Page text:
doctoral


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Related to doctoral: Doctoral dissertation

doc·tor

 (dŏk′tər)
n.
1.
a. A person who is licensed to practice medicine and has trained at a school of medicine or a school of osteopathic medicine; a physician.
b. Any of certain other healthcare professionals, such as a dentist, optometrist, chiropractor, podiatrist, or veterinarian.
2. A practitioner of alternative medicine or folk medicine who does not have traditional medical credentials.
3.
a. A person who has earned the highest academic degree, usually a PhD, awarded by a college or university in a specified discipline.
b. A person awarded an honorary degree by a college or university.
4. Abbr. Dr. Used as a title and form of address for a person holding the degree of doctor.
5. Roman Catholic Church An eminent theologian.
6. A rig or device contrived for remedying an emergency situation or for doing a special task.
v. doc·tored, doc·tor·ing, doc·tors
v.tr.
1. Informal To give medical treatment to: "[He] does more than practice medicine. He doctors people. There's a difference" (Charles Kuralt).
2. To repair, especially in a makeshift manner; rig.
3.
a. To falsify or change in such a way as to make favorable to oneself: doctored the evidence.
b. To add ingredients so as to improve or conceal the taste, appearance, or quality of: doctor the soup with a dash of sherry.
c. To alter or modify for a specific end: doctored my standard speech for the small-town audience.
d. Baseball To deface or apply a substance to (the ball) in violation of the rules in order to throw a pitch with extraordinary movement: was ejected because he doctored the ball with a piece of sandpaper.
v.intr. Informal
To practice medicine.

[Middle English, an expert, authority, from Old French docteur, from Latin doctor, teacher, from docēre, to teach; see dek- in Indo-European roots.]

doc′tor·al (dŏk′tə-rəl, dŏk-tôr′əl) adj.
doc′tor·ly adj.
ThesaurusAntonymsRelated WordsSynonymsLegend:
Adj.1.doctoral - of or relating to a doctor or doctorate; "doctoral dissertation"; "doctorial candidates"
Translations

doctoral

[ˈdɒktərəl]
A. ADJdoctoral
B. CPD doctoral dissertation N (US) = doctoral thesis doctoral thesis N (Brit) → tesis f inv doctoral

doctoral

[ˈdɒktərəl] adj [thesis, research] → doctoral(e); [student, degree] → de doctorat
References in classic literature ?
And mark," he expounded further, in a curiously doctoral tone - "you are in all your limbs hateful: your eyes are hateful and your mouth is hateful, and your hair is hateful, and your body is cold and vicious like a snake - and altogether you are perdition.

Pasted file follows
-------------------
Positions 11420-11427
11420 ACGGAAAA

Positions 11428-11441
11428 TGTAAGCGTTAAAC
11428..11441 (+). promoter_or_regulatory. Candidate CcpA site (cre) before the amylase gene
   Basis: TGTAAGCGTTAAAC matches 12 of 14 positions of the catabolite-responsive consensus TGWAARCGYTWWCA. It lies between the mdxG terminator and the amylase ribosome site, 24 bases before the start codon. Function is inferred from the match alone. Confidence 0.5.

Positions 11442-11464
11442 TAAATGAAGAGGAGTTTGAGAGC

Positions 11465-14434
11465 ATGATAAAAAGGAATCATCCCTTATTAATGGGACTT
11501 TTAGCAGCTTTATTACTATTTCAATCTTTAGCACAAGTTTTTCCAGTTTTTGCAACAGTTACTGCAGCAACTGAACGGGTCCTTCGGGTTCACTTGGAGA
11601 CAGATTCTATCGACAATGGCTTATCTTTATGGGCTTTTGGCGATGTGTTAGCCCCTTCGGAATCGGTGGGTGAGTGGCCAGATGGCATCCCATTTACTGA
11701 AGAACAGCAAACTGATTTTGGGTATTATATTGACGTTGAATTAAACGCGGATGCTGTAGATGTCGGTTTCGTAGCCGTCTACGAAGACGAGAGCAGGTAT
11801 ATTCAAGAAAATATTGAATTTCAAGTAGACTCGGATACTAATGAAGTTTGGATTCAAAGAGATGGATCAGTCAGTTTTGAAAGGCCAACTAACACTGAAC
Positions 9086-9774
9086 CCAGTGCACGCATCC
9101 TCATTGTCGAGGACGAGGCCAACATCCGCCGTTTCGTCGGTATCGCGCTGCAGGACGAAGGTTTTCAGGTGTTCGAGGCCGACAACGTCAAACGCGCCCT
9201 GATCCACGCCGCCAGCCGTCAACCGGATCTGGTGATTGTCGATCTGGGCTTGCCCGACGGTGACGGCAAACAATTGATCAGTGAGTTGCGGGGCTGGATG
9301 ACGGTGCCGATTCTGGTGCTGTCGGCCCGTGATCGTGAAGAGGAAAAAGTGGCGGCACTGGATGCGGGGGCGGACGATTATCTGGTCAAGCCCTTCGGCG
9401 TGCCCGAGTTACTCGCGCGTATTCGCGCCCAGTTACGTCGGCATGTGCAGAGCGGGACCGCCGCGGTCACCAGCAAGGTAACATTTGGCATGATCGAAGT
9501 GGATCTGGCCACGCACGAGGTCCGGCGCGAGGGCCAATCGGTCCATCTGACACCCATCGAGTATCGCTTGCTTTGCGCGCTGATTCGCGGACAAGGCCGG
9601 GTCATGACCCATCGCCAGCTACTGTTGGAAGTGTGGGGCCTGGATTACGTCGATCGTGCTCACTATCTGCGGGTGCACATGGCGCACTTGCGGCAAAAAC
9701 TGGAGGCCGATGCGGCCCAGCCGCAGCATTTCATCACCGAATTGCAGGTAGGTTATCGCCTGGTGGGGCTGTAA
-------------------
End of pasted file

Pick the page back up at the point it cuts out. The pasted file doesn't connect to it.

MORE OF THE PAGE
He paused a moment, then said with a doctoral air: "Self-restraint is everything in life, you know.
The University of Southampton has just received a 20% increase in funding to support doctoral training in physical sciences, technology, engineering and mathematics over the next five years.
Not surprisingly, respondents viewed their doctoral preparation as important in developing the broad range of skills needed to be high-quality educators and enhance the profession through published research.
Ian Williamson, charter member of PhD Project's Management Doctoral Association (MDSA), will become the pro-vice chancellor and dean of commerce at University of Wellington's Victoria Business School.
The profession of dental hygiene (DH), in contrast to other health professions and disciplines, has not established doctoral programs in the United States to prepare their graduates to engage in discipline-specific research, education, and practice.
The 2014 Survey of Earned Doctorates reports the highest number (54,070) of doctoral degrees conferred by US institutions (from 1957 to 2014) (National Science Foundation, 2014).
ISLAMABAD -- A team of Higher Education Commission (HEC), Pakistan headed by its Chairman Dr Mukhtar Ahmed visited Aix Marseille Graduate School of Management (AMGSM) in France where a number of Pakistani scholars are pursuing their doctoral degrees.
Nevertheless, the delivery of doctoral programmes in line with the Salzburg Principles has been left unattended, hindering mobility of students, graduates.
In 1973 there were 227,000 doctoral scientists and engineers employed in the United States.
Doctoral students working in health research are increasingly affected by these budget cuts.

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